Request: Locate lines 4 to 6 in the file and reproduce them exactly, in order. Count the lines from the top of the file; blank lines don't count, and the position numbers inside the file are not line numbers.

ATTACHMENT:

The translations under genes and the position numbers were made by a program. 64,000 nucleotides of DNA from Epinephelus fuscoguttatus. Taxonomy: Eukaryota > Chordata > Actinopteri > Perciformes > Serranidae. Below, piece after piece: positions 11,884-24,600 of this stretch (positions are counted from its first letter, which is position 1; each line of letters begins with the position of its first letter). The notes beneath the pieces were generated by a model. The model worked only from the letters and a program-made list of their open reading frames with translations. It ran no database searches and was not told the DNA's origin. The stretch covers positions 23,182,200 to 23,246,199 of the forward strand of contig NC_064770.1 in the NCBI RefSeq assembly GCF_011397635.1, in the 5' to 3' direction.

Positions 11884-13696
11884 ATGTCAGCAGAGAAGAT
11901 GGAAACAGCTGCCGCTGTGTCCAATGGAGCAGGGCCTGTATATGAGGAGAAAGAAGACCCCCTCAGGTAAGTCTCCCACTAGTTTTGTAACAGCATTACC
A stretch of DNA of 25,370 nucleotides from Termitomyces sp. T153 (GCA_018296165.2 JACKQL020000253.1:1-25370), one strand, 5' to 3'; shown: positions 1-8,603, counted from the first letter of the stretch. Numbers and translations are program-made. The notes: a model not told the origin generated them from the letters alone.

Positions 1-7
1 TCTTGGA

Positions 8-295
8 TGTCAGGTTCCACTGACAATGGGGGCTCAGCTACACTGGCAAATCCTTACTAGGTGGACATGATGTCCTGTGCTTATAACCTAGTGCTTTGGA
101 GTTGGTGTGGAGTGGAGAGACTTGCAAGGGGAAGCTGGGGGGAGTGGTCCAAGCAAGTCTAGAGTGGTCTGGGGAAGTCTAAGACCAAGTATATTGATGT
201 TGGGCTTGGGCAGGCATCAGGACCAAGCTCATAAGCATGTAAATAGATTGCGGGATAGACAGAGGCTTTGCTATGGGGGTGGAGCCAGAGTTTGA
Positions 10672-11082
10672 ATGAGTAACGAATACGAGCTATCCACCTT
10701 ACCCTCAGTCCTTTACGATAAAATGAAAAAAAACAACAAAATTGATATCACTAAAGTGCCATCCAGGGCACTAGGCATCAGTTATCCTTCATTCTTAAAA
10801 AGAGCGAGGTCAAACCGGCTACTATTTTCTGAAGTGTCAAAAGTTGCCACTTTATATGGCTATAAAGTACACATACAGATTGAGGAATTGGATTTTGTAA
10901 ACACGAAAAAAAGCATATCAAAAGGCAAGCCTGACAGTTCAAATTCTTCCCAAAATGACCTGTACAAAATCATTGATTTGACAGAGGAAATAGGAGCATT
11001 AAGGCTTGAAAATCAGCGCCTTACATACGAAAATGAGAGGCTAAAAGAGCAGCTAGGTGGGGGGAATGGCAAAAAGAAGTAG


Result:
11901 GGAAACAGCTGCCGCTGTGTCCAATGGAGCAGGGCCTGTATATGAGGAGAAAGAAGACCCCCTCAGGTAAGTCTCCCACTAGTTTTGTAACAGCATTACC
A stretch of DNA of 25,370 nucleotides from Termitomyces sp. T153 (GCA_018296165.2 JACKQL020000253.1:1-25370), one strand, 5' to 3'; shown: positions 1-8,603, counted from the first letter of the stretch. Numbers and translations are program-made. The notes: a model not told the origin generated them from the letters alone.

Positions 1-7